Cardinal: Synod's final document doesn't give answers, but lays out questions

This story appears in the Family Synod 2015 feature series. View the full series.
Indian Cardinal Oswald Gracias speaks at a meeting of Indian Catholic bishops in Bangalore Feb. 3. (CNS photo/Anto Akkara)

Indian Cardinal Oswald Gracias speaks at a meeting of Indian Catholic bishops in Bangalore Feb. 3. (CNS photo/Anto Akkara)

by Joshua J. McElwee

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One of the ten prelates responsible for drafting the final document from the ongoing Synod of Bishops on family has said that while it may not give solutions to all the questions discussed by the gathering, it will give good direction to Pope Francis for future decisions.

Indian Cardinal Oswald Gracias said that the document "will not have all the answers, but it will have a direction."

"The questions will be clear," said Gracias, speaking at a press briefing Thursday. "The answers will not be so clear."

The Indian archbishop is helping draft the final document for the Oct. 4-25 Synod, which has seen some 270 prelates discuss a wide range of issues facing families and the church.

Among controversial topics known to be under discussion are the church's stance towards gay people and its practice prohibiting divorced and remarried people from taking Communion.

In answer to a question at the briefing about Pope John Paul II's enunciation of that prohibition in his 1981 encyclical Familiaris Consortio, Gracias said the former pontiff also spoke about how different people face different circumstances "and not to put everybody on the same bus."

Giving an example of a divorce where one of the partners has left the other unjustly, the cardinal said: "You can't treat the two in the same manner." The question, he said, is determining how to treat the two in appropriate ways.

"Theology progresses -- the doctrine remains the same -- and our understanding of church discipline also progresses," said Gracias.

"I think we're still on the path of searching, the whole synod," said the cardinal. "What's marvelous for me is that I'm very happy personally that there was so much diverse opinions among different things."

"I think that's how you cross-fertilize and are able to grow and be able to see the way forward, everybody able to respect the others opinion and knowing the person is sincerely trying to find how can we help our people," he continued.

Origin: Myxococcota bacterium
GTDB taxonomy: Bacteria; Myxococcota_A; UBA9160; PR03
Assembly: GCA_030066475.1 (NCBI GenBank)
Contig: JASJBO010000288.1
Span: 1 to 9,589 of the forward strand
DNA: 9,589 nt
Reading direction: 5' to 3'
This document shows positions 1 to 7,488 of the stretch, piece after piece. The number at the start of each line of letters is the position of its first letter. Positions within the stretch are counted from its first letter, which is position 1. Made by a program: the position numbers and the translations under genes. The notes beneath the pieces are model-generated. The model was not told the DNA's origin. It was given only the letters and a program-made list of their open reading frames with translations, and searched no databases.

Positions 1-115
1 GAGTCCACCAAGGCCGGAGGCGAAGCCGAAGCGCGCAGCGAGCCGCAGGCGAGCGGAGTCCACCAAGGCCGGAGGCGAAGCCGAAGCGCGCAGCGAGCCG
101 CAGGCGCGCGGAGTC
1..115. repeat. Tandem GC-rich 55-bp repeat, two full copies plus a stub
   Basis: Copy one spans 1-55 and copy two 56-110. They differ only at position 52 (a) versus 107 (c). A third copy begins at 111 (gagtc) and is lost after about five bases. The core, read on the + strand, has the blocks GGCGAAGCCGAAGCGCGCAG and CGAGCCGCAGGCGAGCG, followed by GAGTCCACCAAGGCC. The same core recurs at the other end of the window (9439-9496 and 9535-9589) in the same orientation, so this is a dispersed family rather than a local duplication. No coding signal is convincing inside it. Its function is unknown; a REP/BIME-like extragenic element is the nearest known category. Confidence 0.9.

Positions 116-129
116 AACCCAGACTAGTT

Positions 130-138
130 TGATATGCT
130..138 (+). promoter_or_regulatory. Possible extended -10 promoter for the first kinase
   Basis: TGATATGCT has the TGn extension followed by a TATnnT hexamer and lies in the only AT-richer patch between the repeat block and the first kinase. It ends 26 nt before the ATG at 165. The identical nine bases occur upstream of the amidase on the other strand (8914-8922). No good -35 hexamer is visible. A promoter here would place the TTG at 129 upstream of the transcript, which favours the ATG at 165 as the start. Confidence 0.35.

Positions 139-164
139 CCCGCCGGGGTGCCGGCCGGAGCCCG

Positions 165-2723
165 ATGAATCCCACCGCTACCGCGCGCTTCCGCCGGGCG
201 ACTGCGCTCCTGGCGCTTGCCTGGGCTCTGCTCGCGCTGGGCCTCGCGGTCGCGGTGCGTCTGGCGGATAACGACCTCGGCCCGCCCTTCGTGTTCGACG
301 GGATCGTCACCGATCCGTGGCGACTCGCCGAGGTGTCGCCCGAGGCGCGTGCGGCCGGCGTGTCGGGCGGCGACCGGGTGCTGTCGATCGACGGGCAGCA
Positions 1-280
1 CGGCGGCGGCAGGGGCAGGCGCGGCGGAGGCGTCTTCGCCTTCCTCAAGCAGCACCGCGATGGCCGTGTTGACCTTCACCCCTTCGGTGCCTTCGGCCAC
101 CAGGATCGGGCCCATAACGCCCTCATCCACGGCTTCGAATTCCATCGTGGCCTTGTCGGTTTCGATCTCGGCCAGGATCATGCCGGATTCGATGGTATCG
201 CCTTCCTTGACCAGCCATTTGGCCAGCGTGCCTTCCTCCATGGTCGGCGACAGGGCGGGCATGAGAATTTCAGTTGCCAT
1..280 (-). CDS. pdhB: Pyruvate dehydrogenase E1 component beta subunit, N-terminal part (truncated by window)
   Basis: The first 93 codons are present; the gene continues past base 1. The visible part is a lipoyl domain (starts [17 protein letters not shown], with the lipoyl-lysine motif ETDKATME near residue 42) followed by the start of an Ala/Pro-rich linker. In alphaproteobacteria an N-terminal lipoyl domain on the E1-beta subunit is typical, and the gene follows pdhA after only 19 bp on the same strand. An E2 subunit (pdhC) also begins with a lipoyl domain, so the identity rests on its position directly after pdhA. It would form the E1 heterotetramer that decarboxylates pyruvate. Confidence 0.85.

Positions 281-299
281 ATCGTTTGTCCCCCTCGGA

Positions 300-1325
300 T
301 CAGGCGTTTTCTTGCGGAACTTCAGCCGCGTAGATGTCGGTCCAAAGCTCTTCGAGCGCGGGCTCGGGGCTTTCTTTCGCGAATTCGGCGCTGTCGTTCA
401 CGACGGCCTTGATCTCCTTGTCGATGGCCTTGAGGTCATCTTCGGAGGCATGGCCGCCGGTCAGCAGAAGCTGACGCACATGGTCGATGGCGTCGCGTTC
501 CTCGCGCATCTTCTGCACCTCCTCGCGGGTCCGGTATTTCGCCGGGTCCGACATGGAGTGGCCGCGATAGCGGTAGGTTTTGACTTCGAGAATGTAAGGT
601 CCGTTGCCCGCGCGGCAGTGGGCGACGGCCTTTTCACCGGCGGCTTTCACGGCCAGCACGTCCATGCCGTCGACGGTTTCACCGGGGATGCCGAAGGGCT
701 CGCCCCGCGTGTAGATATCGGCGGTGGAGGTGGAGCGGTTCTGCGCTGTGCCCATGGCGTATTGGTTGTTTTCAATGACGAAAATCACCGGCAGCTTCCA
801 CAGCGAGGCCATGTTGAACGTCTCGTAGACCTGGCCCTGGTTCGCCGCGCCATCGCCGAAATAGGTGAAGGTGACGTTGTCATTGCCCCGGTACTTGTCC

"I don't think that we have seen the solutions," he said. "But at least we have begun to speak about the problem and begun to say that this has got to be tackled and this has got to be studied."

"As we deepen our understanding, I'm sure we'll find a way forward," said Gracias.

The Indian was speaking as the synod is winding to a conclusion after three long weeks of deliberations. His committee finished a first draft of the final document from the gathering on Thursday morning, which is to be presented to the prelates Thursday afternoon.

The cardinal said the bishops will then have most of Thursday afternoon to read and study the draft, before gathering again Friday morning to discuss it in open session. They will then be able to submit amendments or alterations to the text for consideration.

A final vote on the document is expected for Saturday afternoon. Gracias said he expected the assembly to vote on the text paragraph by paragraph, and then as a whole.

Asked by NCR about the length of the text, the cardinal said it was currently less than 100 paragraphs long.

"We have kept in mind continuously what is the mind of the house," Gracias said of the drafting process. "Very clearly, we're not touching doctrine. This synod is not making doctrine. But it's really seeing what's the pastoral approach, what guidelines can we give."

"In our mind, at the moment, we present it to the Holy Father on Saturday as a result of our reflections," said the cardinal. "And then he'll take it forward, we expect."

"This has got really general directions," he said. "It doesn't get into very, very specific points in that sense."

Gracias also spoke briefly about one suggestion given by some of the small discussion groups at the synod for how the church might change its practice towards the divorced and remarried. Currently, such persons are prohibited from taking the Eucharist unless they have received annulments of their first marriages.

At least two of the 13 small discussion groups -- one Italian language group and the only German-speaking group -- have suggested that the church might be able to use what is called the "internal forum" to allow some remarried persons to take the Eucharist on a private, case-by-case basis after seeking guidance, advice and then permission from priests or bishops.

"Certainly, an internal forum solution is a possibility which we'll have to study," said the cardinal.

"This is ... not new," he said, before referring to a 20th Century Redemptorist priest and renowned moral theologian who was not always in vogue at the Vatican.

"Bernard Haring, the moral theologian, proposed this many, many years ago," said Gracias.

[Joshua J. McElwee is NCR Vatican correspondent. His email address is Follow him on Twitter: @joshjmac.]

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